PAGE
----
I've seen a lot of neutral ones, but the stronger the image the more effective the carving and design, so the frightening ones are more striking. Where do they come from? Our imagination, our myths, dreams, whatever... they certainly strike a chord with a lot of people.
What is a "bestiary"?
Those were books written in the Middle Ages explaining the symbolism of animals. Each creature represented a different moral quality.
What animals are most commonly represented in architectural ornament?
Lions and eagles are the most common in American architecture, symbols of
strength and power, and the Eagle is an American symbol. In other countries and
cultures other animals are more common. For example, in ancient Egypt cats and
snakes were very popular symbols.
Why is stonework apparently dying out in modern building practices? Is there any way it can rebound, the way stained glass has, for example?
Well, more difficult to rebound than stained glass, since it's harder to learn and more difficult to do. Architectural styles and architectural education in the 50's to 80's was what nearly killed it, it's coming back in to a limited degree. All the stone companies are very busy now, but mostly slabs and flat panels. Architects haven't really been taught how to design with stone since the 40's, so they're not comfortable trying it.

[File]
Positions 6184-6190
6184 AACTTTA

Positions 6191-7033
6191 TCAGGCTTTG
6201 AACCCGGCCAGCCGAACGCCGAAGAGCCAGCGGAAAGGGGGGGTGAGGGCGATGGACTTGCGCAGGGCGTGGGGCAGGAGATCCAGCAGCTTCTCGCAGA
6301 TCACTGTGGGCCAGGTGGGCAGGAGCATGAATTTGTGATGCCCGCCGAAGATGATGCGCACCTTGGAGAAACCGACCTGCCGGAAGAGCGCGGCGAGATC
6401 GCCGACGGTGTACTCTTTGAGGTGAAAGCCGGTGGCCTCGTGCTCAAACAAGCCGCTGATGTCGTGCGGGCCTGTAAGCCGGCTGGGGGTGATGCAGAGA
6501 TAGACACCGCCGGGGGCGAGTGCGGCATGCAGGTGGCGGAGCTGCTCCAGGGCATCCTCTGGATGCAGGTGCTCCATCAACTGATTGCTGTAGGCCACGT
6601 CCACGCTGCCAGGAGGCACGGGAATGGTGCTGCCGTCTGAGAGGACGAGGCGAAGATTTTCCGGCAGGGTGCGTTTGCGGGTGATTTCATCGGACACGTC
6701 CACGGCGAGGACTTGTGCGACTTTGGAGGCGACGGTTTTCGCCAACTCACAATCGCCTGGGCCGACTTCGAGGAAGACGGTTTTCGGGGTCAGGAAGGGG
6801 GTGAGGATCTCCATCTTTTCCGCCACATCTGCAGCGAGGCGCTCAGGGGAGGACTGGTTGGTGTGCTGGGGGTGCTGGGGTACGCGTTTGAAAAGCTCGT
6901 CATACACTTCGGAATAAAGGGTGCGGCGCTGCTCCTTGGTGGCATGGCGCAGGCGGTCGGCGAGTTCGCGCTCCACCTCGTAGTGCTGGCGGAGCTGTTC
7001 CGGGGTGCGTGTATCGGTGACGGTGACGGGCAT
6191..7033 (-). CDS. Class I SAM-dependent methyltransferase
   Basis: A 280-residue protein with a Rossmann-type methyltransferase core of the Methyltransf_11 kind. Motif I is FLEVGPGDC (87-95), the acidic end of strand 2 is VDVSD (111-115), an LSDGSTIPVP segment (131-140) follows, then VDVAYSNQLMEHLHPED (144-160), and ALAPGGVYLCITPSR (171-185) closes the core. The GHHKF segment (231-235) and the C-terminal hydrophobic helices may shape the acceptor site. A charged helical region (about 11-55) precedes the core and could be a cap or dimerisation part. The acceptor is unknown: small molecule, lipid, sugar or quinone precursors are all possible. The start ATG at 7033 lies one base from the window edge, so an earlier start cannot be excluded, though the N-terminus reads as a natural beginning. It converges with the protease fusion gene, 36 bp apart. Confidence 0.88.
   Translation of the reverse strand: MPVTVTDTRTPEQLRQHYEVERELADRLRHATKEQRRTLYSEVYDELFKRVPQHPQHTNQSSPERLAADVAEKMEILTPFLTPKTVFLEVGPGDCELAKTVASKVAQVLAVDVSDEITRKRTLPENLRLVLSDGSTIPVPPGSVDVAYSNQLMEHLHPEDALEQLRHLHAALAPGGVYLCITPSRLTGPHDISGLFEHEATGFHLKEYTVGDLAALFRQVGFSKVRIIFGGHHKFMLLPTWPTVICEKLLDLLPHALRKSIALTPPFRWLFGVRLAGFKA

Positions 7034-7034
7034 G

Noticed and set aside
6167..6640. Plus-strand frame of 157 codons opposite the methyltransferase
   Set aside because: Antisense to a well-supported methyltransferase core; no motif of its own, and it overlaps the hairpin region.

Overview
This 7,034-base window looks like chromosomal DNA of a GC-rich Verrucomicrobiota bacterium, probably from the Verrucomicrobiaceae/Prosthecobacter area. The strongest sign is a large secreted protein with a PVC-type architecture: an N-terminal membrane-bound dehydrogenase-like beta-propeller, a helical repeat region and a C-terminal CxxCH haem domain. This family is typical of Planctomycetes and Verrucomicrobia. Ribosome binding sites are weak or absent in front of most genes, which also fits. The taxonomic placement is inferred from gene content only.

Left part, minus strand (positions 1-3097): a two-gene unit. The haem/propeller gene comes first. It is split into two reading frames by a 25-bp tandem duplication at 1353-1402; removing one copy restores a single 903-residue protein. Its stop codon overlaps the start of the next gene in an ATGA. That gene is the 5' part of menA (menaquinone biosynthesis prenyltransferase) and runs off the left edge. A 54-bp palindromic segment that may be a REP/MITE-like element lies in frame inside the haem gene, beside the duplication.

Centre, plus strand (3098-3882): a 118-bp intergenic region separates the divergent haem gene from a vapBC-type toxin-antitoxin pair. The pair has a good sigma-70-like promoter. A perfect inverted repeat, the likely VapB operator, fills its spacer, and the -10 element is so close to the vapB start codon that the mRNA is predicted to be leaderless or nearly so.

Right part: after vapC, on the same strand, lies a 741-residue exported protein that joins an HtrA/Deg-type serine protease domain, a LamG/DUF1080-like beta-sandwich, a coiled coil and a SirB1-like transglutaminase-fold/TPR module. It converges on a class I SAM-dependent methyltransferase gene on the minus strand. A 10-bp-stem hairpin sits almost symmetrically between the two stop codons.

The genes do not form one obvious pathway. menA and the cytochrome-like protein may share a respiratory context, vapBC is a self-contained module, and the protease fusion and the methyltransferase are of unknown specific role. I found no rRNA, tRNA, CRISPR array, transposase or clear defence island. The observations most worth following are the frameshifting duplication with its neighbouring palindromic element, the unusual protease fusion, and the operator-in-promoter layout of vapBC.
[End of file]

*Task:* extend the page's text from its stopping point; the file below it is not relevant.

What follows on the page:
Are you going to continue making gargoyles for the rest of your life?
Have you ever fallen into a creative slump? If yes how did you get out of it?
Everyone does. Just do something different, break the routine. Visit a museum, take a day off, do a quick little piece that is completely different. Usually it is due to being stuck with a problem/design issue that I can't resolve in a project, so I need to step away, then come back and work it out.
Do you have a favorite gargoyle that you have made?